Where did Anna Doyle Wheeler give her 1829 "Rights of Women" lecture?[edit]

Our article on Anna Doyle Wheeler says:

Wheeler was one of the first women to campaign for feminism at public meetings in England. In 1829 at a chapel near Finsbury Square, London, she spoke on "Rights of Women", refuting forensically arguments for male superiority.

(The source is not a rigorous one.) Was this chapel the one that became South Place Ethical Society, i.e. Conway Hall?

The Society was formed in 1793 by a group of nonconformists known as Philadelphians or Universalists. William Johnson Fox, who had studied theology under Dr Pye Smith, became minister in 1817. In 1824 the congregation built a chapel at South Place, in the district of central London known as Finsbury.[1]

Not everything with the word "Finsbury" in it, even in London, is connected, vide Finsbury Park. I am not sure how "near" this South Place chapel was to Finsbury Square itself, and thus whether it is a likely candidate to have been the venue for Wheeler. Fox sounds like the sort of preacher who might lend his pulpit to an agitator like her, but I don't know if he was still in position in 1829. There must be some clear statement somewhere. In whose premises (and at whose invitation) did Wheeler give this ground-breaking address? BrainyBabe (talk) 08:43, 14 March 2012 (UTC)

South Place is extremely close to Finsbury Square: [1]. The history of the South Place society has Fox offering to resign in 1834 [2], so he must still have been in place in 1829. HenryFlower 09:04, 14 March 2012 (UTC)
Just to straighten out the place names here - there is a road called South Place near Finsbury Square, which is off City Road north of Moorgate underground station. But Conway Hall, built in 1926 according to our article, is on Red Lion Square near Holborn underground station, about a mile and a half due west of South Place and Finsbury Square. Another chapel near Finsbury Square is Wesley's Chapel, opened in 1778, which is further north up City Road, between Finsbury Square and Old Street underground station. Gandalf61 (talk) 10:07, 14 March 2012 (UTC)
Thanks both. I know Conway Hall is not especially near Finsbury anything, which is why I pointed out that SPES became CH. The next paragraph in our SPES article says:
In 1926 they built new premises, Conway Hall, at 37 Red Lion Square, in nearby Bloomsbury, on the site of a tenement, previously a factory belonging to James Perry, a pen and ink maker. The name of the society still reflects the original location.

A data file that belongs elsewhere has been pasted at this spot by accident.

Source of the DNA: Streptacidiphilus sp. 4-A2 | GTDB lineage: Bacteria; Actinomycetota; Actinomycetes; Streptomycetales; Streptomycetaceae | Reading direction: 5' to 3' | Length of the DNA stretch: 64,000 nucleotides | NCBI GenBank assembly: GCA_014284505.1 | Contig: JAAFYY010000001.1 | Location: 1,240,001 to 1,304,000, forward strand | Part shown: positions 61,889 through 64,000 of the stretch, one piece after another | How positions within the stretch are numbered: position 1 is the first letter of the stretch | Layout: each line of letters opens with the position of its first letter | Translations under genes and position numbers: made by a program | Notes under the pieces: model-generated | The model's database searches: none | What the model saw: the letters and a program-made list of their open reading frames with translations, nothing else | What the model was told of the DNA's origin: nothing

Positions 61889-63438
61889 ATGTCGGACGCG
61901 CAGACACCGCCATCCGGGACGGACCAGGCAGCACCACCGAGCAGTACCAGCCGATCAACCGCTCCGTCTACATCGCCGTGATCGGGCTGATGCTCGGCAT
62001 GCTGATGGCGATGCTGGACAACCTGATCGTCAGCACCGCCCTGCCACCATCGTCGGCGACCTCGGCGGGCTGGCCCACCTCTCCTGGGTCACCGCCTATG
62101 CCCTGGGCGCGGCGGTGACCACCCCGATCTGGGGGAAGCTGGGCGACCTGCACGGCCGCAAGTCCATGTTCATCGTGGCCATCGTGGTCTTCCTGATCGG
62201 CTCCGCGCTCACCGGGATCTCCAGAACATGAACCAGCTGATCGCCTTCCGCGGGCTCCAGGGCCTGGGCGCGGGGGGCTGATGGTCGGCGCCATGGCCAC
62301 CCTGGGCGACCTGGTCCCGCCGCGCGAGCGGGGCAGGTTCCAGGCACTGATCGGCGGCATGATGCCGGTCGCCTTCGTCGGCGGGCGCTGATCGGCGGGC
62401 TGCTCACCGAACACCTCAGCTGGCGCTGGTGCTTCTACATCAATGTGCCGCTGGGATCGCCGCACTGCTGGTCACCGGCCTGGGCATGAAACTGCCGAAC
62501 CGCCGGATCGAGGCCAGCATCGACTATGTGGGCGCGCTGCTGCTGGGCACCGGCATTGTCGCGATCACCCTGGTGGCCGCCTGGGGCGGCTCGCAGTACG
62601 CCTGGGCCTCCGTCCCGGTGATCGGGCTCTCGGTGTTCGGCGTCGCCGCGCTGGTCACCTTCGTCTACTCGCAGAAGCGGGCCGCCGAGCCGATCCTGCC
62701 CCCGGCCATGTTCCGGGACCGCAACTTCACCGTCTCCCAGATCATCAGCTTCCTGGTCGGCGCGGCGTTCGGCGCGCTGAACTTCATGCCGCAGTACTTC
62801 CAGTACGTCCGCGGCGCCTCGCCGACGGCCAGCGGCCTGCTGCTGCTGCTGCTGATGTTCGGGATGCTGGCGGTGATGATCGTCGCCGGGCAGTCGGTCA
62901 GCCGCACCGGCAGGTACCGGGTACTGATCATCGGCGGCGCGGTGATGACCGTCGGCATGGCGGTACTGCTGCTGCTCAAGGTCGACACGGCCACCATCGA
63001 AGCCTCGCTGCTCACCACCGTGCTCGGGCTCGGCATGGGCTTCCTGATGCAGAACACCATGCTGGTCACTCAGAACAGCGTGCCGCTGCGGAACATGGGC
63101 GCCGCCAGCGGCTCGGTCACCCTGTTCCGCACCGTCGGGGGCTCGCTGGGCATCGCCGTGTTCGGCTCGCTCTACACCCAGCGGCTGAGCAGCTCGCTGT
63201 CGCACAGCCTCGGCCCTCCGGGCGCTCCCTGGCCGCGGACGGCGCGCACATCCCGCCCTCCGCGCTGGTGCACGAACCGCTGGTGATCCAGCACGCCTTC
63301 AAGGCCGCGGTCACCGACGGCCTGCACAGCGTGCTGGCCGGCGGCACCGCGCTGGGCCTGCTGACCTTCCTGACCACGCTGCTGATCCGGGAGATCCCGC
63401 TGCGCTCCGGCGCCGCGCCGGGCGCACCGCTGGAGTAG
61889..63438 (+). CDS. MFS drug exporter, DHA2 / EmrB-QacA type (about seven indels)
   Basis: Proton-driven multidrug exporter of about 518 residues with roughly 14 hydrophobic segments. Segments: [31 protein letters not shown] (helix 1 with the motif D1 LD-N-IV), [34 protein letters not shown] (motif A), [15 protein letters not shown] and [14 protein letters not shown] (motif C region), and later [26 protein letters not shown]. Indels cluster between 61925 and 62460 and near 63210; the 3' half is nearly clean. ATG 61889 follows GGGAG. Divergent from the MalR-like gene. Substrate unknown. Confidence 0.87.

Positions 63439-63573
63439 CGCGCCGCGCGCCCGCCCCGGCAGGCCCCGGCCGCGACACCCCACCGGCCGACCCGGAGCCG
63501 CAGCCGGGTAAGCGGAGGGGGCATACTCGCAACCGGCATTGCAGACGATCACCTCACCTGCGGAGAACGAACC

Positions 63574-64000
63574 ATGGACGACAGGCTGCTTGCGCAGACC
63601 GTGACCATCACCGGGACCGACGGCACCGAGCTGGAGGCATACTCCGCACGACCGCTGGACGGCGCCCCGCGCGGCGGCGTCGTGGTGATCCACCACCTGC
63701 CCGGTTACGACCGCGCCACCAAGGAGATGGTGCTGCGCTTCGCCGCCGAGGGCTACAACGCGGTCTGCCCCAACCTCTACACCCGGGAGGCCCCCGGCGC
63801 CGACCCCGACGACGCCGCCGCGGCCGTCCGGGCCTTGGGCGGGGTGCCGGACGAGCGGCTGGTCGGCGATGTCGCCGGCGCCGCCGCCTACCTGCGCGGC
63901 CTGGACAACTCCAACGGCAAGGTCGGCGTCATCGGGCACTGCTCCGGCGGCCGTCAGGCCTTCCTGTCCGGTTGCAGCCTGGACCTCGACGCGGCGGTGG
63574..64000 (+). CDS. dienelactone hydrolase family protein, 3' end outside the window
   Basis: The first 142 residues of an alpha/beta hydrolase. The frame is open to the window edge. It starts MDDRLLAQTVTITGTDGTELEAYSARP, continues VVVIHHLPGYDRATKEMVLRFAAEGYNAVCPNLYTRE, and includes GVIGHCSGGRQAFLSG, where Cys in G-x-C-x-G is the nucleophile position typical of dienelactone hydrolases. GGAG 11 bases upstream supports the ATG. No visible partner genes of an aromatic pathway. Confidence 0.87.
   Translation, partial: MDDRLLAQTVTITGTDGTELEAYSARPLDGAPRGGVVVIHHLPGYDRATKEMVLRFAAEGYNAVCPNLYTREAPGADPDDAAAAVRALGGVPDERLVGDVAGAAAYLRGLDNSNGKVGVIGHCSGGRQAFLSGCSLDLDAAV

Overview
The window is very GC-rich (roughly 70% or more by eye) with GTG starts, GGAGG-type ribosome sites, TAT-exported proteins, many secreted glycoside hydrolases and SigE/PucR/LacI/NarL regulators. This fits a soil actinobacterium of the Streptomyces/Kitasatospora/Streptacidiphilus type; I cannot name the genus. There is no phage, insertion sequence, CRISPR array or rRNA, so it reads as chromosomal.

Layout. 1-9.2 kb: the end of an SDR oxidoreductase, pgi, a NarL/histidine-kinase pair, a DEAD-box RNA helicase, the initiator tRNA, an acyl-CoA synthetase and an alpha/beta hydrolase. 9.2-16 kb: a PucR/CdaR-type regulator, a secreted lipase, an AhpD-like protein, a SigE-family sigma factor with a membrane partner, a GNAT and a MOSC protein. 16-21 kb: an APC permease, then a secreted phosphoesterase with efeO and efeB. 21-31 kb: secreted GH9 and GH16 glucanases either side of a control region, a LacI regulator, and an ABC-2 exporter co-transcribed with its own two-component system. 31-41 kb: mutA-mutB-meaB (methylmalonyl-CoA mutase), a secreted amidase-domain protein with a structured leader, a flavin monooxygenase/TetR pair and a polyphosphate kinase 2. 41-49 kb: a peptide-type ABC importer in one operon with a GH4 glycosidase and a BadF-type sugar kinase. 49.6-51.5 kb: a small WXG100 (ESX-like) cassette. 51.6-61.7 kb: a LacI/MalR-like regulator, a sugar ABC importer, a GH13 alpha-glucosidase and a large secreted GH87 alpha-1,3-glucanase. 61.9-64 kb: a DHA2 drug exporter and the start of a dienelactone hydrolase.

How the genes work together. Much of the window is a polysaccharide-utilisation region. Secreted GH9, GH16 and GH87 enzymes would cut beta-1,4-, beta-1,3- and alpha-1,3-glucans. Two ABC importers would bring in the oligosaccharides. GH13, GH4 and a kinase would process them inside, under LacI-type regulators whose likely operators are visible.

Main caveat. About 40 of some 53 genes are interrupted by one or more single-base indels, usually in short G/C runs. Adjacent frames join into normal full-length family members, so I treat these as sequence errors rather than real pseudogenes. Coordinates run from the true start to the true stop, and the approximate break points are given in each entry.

But I also know that the City of London was and still is crammed with places of worship, so it doesn't surprise me that there would be several chapels "near Finsbury Square". I want to nail this one down. BrainyBabe (talk) 10:36, 14 March 2012 (UTC)
There's a picture of the original South Place Chapel on the London Unitarian Heritage Trail page (scroll down aboutr halfway). The next para down shows a commemorative plaque on "River Plate House at 12-13 South Place, west of Liverpool Street Station and near Moorgate.". Whether this is the chapel where Anna Doyle Wheeler spoke seems to be another question. Alansplodge (talk) 11:31, 14 March 2012 (UTC)
This page gives non-conformist chapels in the Finsbury Estate area as: the Presbyterian Albion Chapel, junction of Finsbury Pavement and London Wall, the South Place chapel, a Welsh Baptist Chapel on London Wall close to New Broad Street and Congregational and Roman Catholic chapels opposite. Given the strong links between the Unitarians and the women's rights movement (see [3] - scroll down to para 71), South Place seems most likely. Alansplodge (talk) 13:54, 14 March 2012 (UTC)
This book claims that Wheeler lectured at the South Place Chapel. Warofdreams talk 16:04, 14 March 2012 (UTC)
Those three resources clinch the case. Thank you! BrainyBabe (talk) 07:31, 15 March 2012 (UTC)

German nobility titles[edit]

I am currently in the process of writing a novel set in Austria during Nazi German occupancy. After World War I, I am aware that German government changed drastically. Were there any German nobles who were able to keep titles? If so, which? And what did the Nazis do to them?Southernlegacy (talk) 15:33, 14 March 2012 (UTC)

For German nobility, an example is Charles Edward, Duke of Saxe-Coburg and Gotha who seems to have been held in high esteem by the Nazis. After he relinquished his ducal throne in 1919, his title changed from His Royal Highness The Duke of Saxe-Coburg and Gotha to plain old His Highness The Duke of Saxe-Coburg and Gotha. The succession to the Ducal title is discussed at Line of succession to the Saxon throne. Alansplodge (talk) 15:55, 14 March 2012 (UTC)